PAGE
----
Culture at Skyscanner – Working at a Cloud Native business

In their Wired feature article Skyscanner showcase their corporate culture.

The company has enjoyed explosive growth. Born in Edinburgh in 2003 the business has quickly escalated from a startup into a global giant with over 1,000 staff and 100 million customers.

VentureBeat describes their funding rounds and 2016 acquisition by Ctrip for an eye watering £1.4 billion.

Check out their latest job postings here.

Squads and Tribes

In the Wired article CTO George Goodyer describes a culture and organizational model that is now known as a ‘Cloud Native’ approach.

Digital pioneers like Netflix and Amazon have entirely transformed how businesses develop and deploy software, such that they can rapidly iterate new releases at a much faster rate and thus out perform their competitors online.

This is achieved through breaking up the ‘monoliths’ of large enterprise systems into small, modular ‘microservices’ and similarly, breaking up the corporate structures that maintained them, into small, autonomous product teams.

Goodyer explains how this approach is implemented at Skyscanner through a system of ‘Squads and Tribes’:

Squads are small teams, focused on one particular part of the company’s digital infrastructure – the app design, for example, or security on the site. They’re made up of six to eight engineers, plus a line manager and, depending on the subject the squad deals with, there may also be designer, a data scientist or someone from the commercial team. Put five to ten of these squads together, and you’ve got a tribe.

The ultimate objective is empowered, accountable teams. To maintain the same startup dynamism that founded the company Goodyer needs developers that move very quickly and innovate, while still taking responsibility for and learning from mistakes that inevitably occur.

This speed can’t be achieved through a traditional departmental micro-management culture, and instead the Cloud Native ethos is one of small, self-organizing product teams, who take end-to-end ownership of the services they develop and critically, maintain as well.

Scaling a digital business through a Cloud Native architecture on AWS

For an example of the technology aspects of the Cloud Native approach in action, check out this AWS tutorial video, featuring Paul Gillespie from Skyscanner, who walks through their Kubernetes clusters architecture.

What’s the secret to making this reliable at scale? Diversification—multiple Availability Zones, multiple Regions, multiple clusters, and multiple Amazon EC2 instance types.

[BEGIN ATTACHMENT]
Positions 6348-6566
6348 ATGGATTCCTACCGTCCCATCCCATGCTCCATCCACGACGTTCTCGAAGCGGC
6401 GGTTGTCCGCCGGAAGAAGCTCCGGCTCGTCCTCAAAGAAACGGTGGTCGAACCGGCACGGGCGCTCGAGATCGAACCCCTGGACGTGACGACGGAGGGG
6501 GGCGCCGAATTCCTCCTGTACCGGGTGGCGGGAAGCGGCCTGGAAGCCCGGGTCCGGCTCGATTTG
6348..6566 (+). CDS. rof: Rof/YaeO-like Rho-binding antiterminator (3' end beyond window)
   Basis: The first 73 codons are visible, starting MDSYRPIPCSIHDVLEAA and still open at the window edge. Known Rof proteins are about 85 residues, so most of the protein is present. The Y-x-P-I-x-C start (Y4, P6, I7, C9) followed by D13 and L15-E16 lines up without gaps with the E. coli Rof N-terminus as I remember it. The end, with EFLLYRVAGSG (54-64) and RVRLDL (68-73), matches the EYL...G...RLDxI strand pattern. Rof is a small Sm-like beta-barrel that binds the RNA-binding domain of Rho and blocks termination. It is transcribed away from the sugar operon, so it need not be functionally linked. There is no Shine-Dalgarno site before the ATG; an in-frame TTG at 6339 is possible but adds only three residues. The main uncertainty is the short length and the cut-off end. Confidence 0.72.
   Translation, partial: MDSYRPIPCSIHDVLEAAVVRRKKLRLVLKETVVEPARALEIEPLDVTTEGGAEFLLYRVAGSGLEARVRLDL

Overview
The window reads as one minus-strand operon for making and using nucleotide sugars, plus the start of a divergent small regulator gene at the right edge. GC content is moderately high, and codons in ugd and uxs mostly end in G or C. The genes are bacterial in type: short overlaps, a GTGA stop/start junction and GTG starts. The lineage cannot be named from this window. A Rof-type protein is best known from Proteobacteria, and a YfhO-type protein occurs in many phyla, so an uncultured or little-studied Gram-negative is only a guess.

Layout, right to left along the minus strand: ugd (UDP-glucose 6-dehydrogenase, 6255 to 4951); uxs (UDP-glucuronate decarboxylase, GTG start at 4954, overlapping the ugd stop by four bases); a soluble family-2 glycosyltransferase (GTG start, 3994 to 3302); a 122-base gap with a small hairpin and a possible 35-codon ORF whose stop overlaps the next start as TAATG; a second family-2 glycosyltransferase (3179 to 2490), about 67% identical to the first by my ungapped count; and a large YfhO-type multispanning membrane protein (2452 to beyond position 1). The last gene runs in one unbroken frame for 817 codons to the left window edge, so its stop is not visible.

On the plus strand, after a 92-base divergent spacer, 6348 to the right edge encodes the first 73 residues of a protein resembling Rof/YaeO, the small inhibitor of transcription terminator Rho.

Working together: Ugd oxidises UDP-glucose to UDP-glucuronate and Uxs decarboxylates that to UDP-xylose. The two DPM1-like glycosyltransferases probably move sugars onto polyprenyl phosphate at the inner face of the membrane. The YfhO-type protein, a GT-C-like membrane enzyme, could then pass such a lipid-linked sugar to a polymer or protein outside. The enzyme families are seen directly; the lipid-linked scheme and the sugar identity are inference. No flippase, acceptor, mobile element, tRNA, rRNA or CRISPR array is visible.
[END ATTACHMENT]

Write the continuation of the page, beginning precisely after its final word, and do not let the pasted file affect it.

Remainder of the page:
You’ll learn how they leverage EC2 Spot, Auto Scaling, ELB and some novel design patterns to make their Kubernetes clusters both cost-effective and highly-available.

At 1:17, Paul begins to explain why the Kubernetes is made to run on the EC2 instance in their Skyscanner infrastructure, instead of opting for other approaches.

He further adds that Kubernetes cluster is the ultimate portion of the infrastructure involved in SkyScanner. At 1:59, he explains the presence of ASG (Auto Scaling Groups) and the availability zones. He states that the individual ESG gets deployed across multiple instances. In Skyscanner, 5 ASG’s are present which eventually provides the required diversification.

At 3:03 he explains how well the scalability is taken care of at SkyScanner with the help of this kind of infrastructure. The presence of potential 120-130 nodes helps in catering to many users’ needs. At 3:24, he begins to explain the type and ways of how the queries are dealt with.

The single cluster in the busy regions will generally be between 60 to 70 thousand queries per second. At 4:44, he explains how the presence of a hundred percent spot technology for the running of Kubernetes cluster. At 5:02, Paul states that the shelter script will prevent the Kubernetes scheduler terminating the spot.

The presence of Auto Scaling Groups

At 6:08, Paul explains that Kubernetes must be notified about the presence of the nodes and the nodes that are currently unavailable as well.

At 6:27 he adds that the sharp proxy and the sensations run on all the nodes. He further adds that the team at SkyScanner encountered the problem with the cost of the scaler while building the infrastructure. There was an issue from the auto-scaling when the single ASG reached zero. The clusters had to be restarted often. At 7:16 he states that this problem was resolved using the Londo patch.

At 7:37, Paul states that the reserved instances are used mainly because of the diversification, their cost and to build the multiple clusters efficiently. The reserved instances also allow the use of different instance types.

At 8:15 he states that the different workloads get considered to ensure that all test case queries get passed successfully. Paul, being a part of the infrastructure team at Skyscanner explains the importance of achieving scalability with minimal cost. He puts forward the idea of reserved instances and patch to achieve efficient Kubenertes cluster functionality.

 

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